Here there are the Católicos and the Cristianos, the latter being of course evangelical Protestants. I've encountered many, and many more who say they are getting there - between faiths, not part of any religion, simply believing in God - still Catholic because they were baptized that way but soon that too will change.
I've seen as many Cristiano churches as Catholic ones: there are the Baptists, 7th-Day Adventists, the 'Biblical Christians', the Methodists, I assume but haven't seen Pentecostals. This makes sense of course. Evangelicals are fragmented, their churches smaller - there is no protestant equivalent to the cathedral, or the other great church. Greater number of churches does not entail greater number of worshippers.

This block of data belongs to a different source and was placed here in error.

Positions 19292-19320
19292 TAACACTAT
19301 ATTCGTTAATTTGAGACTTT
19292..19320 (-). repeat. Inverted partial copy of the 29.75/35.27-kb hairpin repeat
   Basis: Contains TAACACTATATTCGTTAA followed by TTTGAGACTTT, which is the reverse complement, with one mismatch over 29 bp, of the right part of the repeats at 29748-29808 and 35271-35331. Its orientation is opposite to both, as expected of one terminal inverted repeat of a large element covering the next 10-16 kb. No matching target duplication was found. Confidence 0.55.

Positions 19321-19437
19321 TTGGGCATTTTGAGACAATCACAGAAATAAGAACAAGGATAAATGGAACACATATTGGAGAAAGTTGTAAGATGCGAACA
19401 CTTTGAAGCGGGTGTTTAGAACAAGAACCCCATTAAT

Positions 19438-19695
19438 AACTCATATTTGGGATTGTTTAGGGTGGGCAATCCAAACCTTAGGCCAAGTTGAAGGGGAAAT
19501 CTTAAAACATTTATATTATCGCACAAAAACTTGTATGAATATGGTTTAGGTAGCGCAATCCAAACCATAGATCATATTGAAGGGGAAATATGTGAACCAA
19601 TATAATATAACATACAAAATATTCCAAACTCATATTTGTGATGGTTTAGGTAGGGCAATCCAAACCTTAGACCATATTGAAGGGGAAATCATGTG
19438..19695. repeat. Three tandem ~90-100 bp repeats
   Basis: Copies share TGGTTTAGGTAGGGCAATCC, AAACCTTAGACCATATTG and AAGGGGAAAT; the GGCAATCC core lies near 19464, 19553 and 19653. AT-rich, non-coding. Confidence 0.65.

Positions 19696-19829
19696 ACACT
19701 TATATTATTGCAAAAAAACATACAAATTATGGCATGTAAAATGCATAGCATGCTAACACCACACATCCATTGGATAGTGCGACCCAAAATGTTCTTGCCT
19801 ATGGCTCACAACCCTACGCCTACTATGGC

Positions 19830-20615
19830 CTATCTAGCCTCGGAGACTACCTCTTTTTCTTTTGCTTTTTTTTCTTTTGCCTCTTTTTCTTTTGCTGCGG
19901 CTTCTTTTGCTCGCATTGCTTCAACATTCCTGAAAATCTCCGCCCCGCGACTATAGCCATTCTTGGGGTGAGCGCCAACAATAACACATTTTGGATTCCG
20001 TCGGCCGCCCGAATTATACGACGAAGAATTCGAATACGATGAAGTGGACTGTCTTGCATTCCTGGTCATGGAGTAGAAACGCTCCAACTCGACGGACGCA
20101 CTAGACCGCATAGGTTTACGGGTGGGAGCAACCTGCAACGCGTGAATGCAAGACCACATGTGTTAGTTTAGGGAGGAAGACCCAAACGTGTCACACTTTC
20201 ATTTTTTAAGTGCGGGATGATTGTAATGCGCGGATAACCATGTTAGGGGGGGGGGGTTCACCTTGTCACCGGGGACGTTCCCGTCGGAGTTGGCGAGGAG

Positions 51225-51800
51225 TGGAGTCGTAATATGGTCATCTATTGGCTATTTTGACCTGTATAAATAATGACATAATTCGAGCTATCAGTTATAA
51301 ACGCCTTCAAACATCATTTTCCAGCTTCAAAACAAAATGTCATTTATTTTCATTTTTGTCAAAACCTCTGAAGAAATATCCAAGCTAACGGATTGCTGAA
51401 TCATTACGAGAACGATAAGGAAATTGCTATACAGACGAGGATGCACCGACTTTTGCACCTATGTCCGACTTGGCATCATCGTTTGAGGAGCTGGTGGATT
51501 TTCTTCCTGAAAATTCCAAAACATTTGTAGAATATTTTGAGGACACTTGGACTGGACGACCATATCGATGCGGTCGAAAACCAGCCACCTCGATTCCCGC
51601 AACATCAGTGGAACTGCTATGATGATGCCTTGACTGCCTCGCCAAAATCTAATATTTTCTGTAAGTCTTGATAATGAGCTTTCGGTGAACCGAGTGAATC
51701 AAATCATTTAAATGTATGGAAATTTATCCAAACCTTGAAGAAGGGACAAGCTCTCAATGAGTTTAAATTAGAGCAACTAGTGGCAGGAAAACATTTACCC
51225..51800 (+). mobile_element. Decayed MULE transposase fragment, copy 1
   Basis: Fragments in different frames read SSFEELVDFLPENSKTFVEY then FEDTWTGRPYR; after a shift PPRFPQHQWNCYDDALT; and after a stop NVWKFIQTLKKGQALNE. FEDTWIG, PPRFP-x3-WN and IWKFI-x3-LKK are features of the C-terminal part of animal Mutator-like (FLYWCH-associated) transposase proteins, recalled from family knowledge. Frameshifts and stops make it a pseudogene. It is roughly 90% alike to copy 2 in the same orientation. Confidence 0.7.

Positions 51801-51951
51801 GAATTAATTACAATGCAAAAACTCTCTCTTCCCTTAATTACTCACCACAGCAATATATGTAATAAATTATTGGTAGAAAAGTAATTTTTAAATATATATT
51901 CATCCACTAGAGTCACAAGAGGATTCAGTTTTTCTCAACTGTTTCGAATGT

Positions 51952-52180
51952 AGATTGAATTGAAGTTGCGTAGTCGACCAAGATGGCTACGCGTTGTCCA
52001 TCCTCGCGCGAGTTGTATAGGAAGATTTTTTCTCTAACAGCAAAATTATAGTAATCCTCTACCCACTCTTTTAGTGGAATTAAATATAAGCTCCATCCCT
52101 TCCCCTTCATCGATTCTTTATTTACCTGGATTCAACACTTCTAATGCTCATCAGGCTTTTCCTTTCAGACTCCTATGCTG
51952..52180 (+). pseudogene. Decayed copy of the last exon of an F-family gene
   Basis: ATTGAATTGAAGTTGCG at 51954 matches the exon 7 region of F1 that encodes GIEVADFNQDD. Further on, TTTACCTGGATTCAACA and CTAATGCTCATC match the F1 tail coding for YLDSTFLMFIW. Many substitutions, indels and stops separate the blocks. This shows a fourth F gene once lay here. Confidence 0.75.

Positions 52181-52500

Still, though, I feel smothered here. Expecting to find a Catholic country, I found a more religiously American one than my part of the one I left. It's very unsettling; and I can't help but feel that even here, even in Latin America of all places, the Church is on the verge of disappearing.
I wonder how much of that has to do with the name. In English or French we would never let Protestants accaparate the title of Christians. Is that because Europe has always had to accomodate different sects and recognize them as Christendom together, against the Infidels? Simply because of a more educated population? Of a long tradition of Protestantism?
Here, though, Catholics are not Christians. Even some Catholics talk about Cristianos as being more true to the original intent.